The quick answer
It doesn’t matter because you shouldn’t be holding cash in your Roth IRA anyway. So just pick SPAXX and go on with your life.
If you’re using Fidelity, you might see a button like this:
That looks tempting, so you click on it and see something like this:
So you have some options! Let’s break it down.
What is a “core position”?
When you open an investment account, like brokerage account or a Roth IRA the idea is that you put money into the account then use that money to buy investments (like mutual funds, ETFs, stocks, etc). But when there is money in there that hasn’t been used yet to buy an investment, it sits in the “core position”. Which is basically just cash sitting there, like a savings account. Since Fidelity is a full featured brokerage, they give you a few different ways to hold the cash. That’s what this choice is all about.
Why this doesn’t matter!
Since the point of an investment account is to invest, you generally shouldn’t have money just sitting around in cash. This is especially true for young people inside of a retirement account like a Roth IRA. If you have money sitting in your core position in your Roth IRA, you’re likely making a big mistake. You want to invest that money in something like a target date index fund. And since you’ll have no money in your core position, it doesn’t really matter what your core position is! That said, let’s break it down anyway.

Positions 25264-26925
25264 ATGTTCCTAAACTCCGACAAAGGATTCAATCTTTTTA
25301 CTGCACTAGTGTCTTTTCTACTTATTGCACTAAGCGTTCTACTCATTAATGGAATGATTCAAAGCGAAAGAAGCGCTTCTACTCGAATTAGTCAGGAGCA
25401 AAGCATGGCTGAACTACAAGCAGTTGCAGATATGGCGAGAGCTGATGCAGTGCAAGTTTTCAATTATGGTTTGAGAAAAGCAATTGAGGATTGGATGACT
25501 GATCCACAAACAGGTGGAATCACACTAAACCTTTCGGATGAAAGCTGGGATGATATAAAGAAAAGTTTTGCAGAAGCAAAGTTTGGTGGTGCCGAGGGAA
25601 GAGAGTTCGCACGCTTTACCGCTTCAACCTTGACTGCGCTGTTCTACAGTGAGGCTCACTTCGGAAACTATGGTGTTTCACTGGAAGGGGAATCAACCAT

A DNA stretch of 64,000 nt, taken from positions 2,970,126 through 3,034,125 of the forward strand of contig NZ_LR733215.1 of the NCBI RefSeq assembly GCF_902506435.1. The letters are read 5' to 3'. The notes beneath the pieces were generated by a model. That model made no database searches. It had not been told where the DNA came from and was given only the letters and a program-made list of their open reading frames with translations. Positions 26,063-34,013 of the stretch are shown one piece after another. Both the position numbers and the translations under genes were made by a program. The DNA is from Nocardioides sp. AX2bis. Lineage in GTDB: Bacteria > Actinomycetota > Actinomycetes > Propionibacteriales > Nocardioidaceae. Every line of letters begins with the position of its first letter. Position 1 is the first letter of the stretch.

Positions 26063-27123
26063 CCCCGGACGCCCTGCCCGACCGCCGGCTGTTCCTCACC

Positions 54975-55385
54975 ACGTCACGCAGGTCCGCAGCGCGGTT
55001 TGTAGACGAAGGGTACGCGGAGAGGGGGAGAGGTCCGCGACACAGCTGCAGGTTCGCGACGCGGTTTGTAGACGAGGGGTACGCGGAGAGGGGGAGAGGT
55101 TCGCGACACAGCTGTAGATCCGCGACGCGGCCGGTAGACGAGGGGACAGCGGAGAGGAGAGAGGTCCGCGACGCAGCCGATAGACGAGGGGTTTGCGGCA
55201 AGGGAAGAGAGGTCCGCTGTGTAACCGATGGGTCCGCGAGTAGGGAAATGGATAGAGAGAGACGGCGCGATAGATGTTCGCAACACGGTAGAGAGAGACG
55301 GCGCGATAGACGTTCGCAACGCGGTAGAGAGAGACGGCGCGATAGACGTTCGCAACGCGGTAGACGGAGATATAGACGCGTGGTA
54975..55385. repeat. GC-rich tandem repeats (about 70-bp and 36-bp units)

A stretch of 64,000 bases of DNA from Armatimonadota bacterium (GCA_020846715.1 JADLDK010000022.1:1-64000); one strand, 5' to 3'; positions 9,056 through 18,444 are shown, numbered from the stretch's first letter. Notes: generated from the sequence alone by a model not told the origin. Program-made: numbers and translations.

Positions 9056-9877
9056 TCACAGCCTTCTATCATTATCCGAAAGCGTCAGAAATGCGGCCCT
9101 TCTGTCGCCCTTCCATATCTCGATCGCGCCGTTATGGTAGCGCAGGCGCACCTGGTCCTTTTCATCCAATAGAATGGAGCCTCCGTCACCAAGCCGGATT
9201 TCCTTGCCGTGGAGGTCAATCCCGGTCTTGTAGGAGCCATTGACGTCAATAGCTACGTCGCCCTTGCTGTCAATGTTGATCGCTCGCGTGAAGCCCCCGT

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- SPAXX: This is a money market fund. Basically a mutual fund (a fund that pools everyone’s money) that invests in cash and cash-like stuff… like CDs. It historically offers better interest rates than just sitting in a bank account while still being very liquid and safe (so it won’t go down in value and you can get your money out any time). CURRENTLY, SPAXX is paying 0.01%. That’s true for almost every cash account because rates are so low.
- FDIC: This is essentially like a traditional bank account. FDIC is a government insurance program that makes sure you get paid back if the bank goes out of business. So your cash is “insured”, but in exchange you likely get a lower interest rate. As of today, the FDIC account is also paying… you guessed: 0.01%.
- FDRXX: This is extraordinarily similar to SPAXX. In fact, the composition, description, overview, yield, and historical yield are virtually identical. In fact, the “strategy” section on each fund is word for word identical. Frankly, I think it’s silly for Fidelity to offer both as it serves to confuse people without giving an actual meaningful benefit. And yep, FDRXX is also paying 0.01%.
The bottom line
So, as you can see this really isn’t an exciting choice to make. Historically, and possibly in the future, I think SPAXX and FDRXX will have slightly higher interest than the FDIC account, so that’s what I would chose. But as I said above it really doesn’t matter. Just pick one and go on with your life.